AEG Live has been found not liable in the wrongful death trial over pop singer Michael Jackson’s 2009 demise, the jurors in the trial said Wednesday.
The jury began deliberations last week.
The concert promoter had been sued by the singer’s mother, Katherine Jackson, and his three children, who contended that AEG Live was responsible for the “Beat It” singer’s death after pairing him with Dr. Conrad Murray, who provided Jackson with the drug propofol, which led to his 2009 death.
AEG countered that Jackson had been responsible for his own death, and that Murray was retained at Jackson’s request.
The jury found that AEG had hired Murray, but found that Murray was not incompetent to perform his duties. The jurors were unanimous on both points.
Marvin Putnam, lead counsel for AEG at trial, said that the verdict confirmed “what we have known from the start.”
“The jury’s decision completely vindicates AEG Live, confirming what we have known from the start — that although Michael Jackson’s death was a terrible tragedy, it was not a tragedy of AEG Live’s making,” Putnam said in a statement.
“I am pleased that the jury recognized that this lawsuit was without merit, and the entire AEG family looks forward to putting this unfortunate chapter behind us,” AEG president and CEO Dan Beckerman added.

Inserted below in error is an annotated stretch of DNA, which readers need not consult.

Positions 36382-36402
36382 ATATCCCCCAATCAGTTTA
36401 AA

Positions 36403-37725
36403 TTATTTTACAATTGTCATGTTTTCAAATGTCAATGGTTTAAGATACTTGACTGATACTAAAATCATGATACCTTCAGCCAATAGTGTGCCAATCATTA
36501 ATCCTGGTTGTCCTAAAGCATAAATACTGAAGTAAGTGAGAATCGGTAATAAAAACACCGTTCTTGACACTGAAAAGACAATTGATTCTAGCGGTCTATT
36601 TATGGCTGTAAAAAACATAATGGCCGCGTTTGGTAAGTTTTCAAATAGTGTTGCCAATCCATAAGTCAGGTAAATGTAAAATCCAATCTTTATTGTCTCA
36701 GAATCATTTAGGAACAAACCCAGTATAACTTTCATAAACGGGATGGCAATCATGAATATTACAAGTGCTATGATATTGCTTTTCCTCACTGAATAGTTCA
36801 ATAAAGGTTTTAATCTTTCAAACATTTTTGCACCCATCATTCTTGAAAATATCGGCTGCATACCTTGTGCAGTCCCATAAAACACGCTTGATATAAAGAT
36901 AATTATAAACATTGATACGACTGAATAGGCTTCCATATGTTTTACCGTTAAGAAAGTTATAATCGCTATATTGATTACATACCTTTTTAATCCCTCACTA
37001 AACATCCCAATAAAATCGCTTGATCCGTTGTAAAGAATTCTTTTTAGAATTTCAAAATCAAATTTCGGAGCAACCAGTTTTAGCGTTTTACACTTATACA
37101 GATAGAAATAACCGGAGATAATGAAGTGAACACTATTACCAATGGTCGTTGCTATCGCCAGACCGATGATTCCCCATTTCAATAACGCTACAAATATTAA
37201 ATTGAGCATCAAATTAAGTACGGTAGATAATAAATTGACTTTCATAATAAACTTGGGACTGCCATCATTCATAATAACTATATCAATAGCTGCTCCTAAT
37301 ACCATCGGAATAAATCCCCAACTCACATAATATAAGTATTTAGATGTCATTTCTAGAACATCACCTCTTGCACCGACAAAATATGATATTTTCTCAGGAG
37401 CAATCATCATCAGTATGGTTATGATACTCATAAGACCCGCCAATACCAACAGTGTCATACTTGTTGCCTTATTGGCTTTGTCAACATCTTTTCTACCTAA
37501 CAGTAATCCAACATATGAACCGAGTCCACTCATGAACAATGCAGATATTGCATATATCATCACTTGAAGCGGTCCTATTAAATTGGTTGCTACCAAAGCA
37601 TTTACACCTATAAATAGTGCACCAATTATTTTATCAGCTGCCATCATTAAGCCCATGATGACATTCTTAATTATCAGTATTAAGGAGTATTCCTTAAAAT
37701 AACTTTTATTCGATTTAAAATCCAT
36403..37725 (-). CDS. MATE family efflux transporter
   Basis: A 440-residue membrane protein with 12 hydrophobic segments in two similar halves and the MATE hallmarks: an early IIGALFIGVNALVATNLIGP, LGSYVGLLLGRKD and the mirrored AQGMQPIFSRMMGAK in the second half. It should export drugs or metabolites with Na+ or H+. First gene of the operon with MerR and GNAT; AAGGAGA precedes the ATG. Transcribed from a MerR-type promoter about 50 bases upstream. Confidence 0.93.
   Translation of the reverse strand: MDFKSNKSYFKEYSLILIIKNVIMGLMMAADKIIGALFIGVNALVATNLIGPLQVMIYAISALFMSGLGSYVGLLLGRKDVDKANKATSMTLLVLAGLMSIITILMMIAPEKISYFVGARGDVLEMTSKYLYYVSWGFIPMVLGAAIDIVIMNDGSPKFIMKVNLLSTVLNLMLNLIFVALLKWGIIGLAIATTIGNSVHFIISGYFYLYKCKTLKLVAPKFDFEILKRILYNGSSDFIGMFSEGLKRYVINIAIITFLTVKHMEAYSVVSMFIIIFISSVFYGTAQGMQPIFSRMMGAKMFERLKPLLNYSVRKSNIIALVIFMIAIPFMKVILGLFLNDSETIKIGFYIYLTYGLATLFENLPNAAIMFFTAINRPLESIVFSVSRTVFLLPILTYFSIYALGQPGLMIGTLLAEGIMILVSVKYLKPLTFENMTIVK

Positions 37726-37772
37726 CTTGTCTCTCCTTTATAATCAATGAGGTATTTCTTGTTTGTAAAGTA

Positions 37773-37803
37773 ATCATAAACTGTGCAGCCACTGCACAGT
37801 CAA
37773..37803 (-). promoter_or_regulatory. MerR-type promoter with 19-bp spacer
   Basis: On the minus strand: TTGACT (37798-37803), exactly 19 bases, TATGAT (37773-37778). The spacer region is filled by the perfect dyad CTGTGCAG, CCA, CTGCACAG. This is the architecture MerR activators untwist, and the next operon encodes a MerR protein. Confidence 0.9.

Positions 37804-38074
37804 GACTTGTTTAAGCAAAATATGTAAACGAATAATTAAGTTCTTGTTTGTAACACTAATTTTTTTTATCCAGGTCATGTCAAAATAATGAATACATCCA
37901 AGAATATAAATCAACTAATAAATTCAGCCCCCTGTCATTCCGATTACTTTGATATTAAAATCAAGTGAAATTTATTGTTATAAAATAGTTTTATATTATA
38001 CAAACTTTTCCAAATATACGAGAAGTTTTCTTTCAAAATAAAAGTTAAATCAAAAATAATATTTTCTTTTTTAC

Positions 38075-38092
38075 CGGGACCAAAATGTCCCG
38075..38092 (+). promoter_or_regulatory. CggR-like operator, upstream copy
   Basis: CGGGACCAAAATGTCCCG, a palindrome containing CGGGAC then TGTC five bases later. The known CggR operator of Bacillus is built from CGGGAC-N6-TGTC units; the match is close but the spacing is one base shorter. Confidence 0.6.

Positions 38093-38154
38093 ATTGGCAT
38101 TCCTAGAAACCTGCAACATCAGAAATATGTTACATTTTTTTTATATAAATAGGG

Murray, who treated Jackson in the run-up to a string of planned comeback concerts at London’s O2 Arena, was found guilty of involuntary manslaughter for Jackson’s death in 2011.
Brian Panish, who represented the Jackson family for the trial, asked jurors — who began deliberation Thursday — to award the family between $1 billion and $2 billion, both for the income that was lost due to the singer’s death and the personal suffering caused to the family by Jackson’s death, according to CNN.
During a post-verdict press conference, an attorney for Panish’s firm declined to take questions and didn’t say whether an appeal would occur, but said that the Jackson legal team would “explore all options.”
Following the verdict, a juror who identified himself as Greg told reporters that the verdict was “a difficult decision for us to make.”
Asked why the jury found Murray to be competent, the juror responded that the question was whether Murray was competent for the job he was hired to do, and Murray was licensed to practice medicine.
“That doesn’t mean that we thought he was ethical,” he added. “Maybe if the word ‘ethical’ had been included in the question, there would have been a different outcome.”
Calling Jackson’s death “tragic,” the juror said, “Somebody had to die for us to be here so there are really no winners.”
Jackson died June 25, 2009 at age 50.
Pamela Chelin contributed to this report.